If you watch a game, it’s fun. If you play it, it’s recreation. If you work at it, it’s golf. – Bob Hope
This coming week, will Tiger redeem himself — or at least his game — with a win at Augusta, the site of his first major win? Will a slumping Mike Weir stun commentators with an out-of-the-blue win at the locale of his only major title? Will Sergio García win his first major by golfing like it’s 1999, when he finished Augusta as Low Amateur? Will Phil (like Tiger, no last name needed) successfully defend his title?
That’s what golf widows are thinking: I know because I was one. Waiting at home for an absent golfer was excruciatingly lonely; watching golf on TV with a present-in-body-only companion only slightly less so. Golf was a four-letter word, a time-consuming, expensive addiction disguised as a game.
Yet despite golf’s flaws, obvious to outsiders, enthusiasm for the game and for television coverage keeps growing. How can we make sense of this? As a former golf widow, someone who came to golf late in life, perhaps I can explain. Perhaps not: we must not expect too much. Golf has defied explanation for centuries.
They say golf is like life, but don’t believe them. It’s more complicated than that. – Gardner Dickinson
Like the other great mysteries of life — sex and death among them — golf must be experienced to be understood. For years I held firm against pressure to take up the game to entertain customers. You only play against yourself, they said. Does that make it easier? I didn’t start until I was 40, someone pointed out. That window of opportunity was already closed for me. The walk is good exercise. Thanks, I work out. It’s nice just to be outside. In the rain? The worst day on the course is better than the best day in the office.
One thing I do know: when you want the straight goods, go not to a salesman but to Mark Twain. Golf is a good walk spoiled. That was good enough for me. If I had needed a more cutting denunciation I could have gone to Winston Churchill.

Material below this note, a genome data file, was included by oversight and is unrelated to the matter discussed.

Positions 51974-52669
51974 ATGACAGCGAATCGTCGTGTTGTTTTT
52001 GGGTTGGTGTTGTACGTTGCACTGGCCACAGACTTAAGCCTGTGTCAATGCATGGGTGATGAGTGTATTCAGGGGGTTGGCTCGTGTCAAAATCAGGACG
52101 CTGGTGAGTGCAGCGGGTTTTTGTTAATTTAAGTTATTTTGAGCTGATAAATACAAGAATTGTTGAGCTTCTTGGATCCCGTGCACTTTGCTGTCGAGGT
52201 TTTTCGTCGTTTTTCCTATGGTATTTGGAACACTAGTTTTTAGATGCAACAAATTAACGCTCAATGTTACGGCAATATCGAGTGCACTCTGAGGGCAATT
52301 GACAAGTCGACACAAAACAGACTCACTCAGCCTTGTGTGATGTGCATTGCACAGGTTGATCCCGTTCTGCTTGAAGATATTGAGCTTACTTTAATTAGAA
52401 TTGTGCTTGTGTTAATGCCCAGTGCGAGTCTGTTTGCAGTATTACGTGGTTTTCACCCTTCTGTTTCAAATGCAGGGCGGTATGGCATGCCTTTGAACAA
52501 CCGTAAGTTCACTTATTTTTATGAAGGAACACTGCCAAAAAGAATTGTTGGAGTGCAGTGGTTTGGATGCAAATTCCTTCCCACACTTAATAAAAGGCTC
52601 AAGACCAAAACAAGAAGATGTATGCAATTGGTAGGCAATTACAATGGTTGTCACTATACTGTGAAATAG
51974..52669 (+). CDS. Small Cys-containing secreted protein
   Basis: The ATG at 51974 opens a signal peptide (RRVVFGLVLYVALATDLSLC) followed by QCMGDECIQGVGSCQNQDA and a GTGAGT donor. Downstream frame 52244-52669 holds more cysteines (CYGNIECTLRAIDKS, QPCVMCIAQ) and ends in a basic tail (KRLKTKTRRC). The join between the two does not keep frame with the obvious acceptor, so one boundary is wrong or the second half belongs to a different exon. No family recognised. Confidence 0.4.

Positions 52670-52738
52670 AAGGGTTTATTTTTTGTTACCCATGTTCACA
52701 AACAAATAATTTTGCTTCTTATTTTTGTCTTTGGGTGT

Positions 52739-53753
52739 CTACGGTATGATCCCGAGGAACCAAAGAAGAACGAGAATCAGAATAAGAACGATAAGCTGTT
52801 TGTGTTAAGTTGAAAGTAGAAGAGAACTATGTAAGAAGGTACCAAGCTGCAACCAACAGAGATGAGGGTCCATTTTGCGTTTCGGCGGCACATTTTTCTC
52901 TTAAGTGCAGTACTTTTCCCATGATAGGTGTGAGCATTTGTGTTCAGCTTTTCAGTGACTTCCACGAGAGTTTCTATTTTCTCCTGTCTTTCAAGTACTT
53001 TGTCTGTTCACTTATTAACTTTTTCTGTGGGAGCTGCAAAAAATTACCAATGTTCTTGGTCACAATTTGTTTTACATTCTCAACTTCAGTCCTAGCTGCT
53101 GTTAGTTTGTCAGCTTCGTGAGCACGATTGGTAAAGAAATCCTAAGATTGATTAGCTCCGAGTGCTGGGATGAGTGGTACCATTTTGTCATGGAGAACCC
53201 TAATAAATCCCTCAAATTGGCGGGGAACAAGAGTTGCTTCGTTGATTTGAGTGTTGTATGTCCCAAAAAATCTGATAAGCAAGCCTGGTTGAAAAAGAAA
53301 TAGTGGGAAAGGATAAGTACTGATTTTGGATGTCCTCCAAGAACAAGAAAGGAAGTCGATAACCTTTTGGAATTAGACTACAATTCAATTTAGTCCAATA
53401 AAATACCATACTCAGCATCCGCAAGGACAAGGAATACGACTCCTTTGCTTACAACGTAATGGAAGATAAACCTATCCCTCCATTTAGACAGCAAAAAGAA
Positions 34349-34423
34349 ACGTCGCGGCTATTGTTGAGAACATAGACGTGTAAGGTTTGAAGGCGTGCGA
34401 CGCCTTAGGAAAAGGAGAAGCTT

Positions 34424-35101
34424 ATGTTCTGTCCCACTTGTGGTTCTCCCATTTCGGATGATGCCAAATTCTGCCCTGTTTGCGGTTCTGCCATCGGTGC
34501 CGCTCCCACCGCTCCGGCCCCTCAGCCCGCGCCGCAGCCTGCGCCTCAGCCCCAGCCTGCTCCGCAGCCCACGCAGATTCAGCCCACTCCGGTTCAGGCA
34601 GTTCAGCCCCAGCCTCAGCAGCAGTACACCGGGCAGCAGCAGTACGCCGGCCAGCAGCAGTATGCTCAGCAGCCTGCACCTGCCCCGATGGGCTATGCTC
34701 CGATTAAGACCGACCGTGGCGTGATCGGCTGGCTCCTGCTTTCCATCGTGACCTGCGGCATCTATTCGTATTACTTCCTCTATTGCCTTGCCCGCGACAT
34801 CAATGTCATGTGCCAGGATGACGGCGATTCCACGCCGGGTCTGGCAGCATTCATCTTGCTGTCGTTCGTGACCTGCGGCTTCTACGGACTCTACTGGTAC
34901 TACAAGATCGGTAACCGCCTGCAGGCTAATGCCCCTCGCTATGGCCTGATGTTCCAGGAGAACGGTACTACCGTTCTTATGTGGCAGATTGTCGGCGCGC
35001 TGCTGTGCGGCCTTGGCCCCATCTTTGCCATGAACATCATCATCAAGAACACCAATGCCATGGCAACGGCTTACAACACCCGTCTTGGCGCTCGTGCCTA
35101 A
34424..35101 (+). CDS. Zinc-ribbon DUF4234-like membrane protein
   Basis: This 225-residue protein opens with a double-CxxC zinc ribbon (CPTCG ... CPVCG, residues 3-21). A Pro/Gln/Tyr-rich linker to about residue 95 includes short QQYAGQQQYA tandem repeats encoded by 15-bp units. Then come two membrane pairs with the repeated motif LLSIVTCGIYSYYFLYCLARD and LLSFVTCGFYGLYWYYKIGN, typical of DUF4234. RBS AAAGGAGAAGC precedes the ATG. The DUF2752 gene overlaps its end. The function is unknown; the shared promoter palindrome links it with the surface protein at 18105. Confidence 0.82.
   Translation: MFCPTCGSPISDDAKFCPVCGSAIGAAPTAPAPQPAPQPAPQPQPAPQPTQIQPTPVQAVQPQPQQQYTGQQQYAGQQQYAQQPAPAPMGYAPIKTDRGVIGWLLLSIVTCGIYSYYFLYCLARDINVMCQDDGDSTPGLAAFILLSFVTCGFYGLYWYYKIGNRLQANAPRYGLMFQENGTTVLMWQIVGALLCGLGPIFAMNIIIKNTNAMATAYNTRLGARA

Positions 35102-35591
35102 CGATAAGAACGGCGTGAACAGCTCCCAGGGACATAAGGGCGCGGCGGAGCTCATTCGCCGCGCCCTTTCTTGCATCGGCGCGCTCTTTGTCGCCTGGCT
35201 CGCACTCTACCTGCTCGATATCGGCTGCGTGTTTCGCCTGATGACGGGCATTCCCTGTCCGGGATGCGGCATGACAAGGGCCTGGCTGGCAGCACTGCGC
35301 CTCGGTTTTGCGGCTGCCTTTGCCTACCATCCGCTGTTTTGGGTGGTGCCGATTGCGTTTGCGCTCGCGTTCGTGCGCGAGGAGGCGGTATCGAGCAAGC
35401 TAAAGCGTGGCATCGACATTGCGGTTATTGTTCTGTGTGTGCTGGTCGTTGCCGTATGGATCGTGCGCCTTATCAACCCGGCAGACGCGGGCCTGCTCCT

Golf is a game whose aim is to hit a very small ball into an even smaller hole, with weapons singularly ill-designed for the purpose.
But what I would not do for my career, I was now exhorted to do for love. We can golf together, he said. Aren’t I too old for this? You have no bad habits to unlearn. And so it began, with lessons.
There are three ways of learning golf: by study, which is the most wearisome; by imitation, which is the most fallacious; and by experience, which is the most bitter. – Robert Browning
Previous bitter learning of games that require hitting a ball with a stick had methodically eliminated most of them. Softball and badminton: gone by junior high. Bowling — with its ‘hit the sticks with the ball’ variation on the theme — and pool — with its added challenge of vector analysis — gone soon thereafter. And tennis? Ah, tennis: the lessons, the clothes, the arcane scoring system, the balls screaming at my head. By age 30 it was all over. Two decades later, as I stepped into that golf studio the score stood at ball-and-stick games: five; Isabel: l’oeuf.
Abandon all hope, ye who enter here. – Over the doors to Dante’s Hell
I stand over a piece of artificial turf, staring down at the enemy. Don’t hit at the ball: swing through where it happens to be, my instructor reminds me. Bending my knees and placing my club behind the ball, I relax, position my feet correctly, relax, check my grip, relax, check the pressure points, relax, shift my weight and swivel my hips to the right so that my locked arms move back, relax, shift my weight and swivel my hips to the left so that my arms swing forward but not out from my body, relax, pivot on my right foot and rise to an almost upright stance, finishing with the club over my left shoulder in a state of utter relaxation. What could be more natural?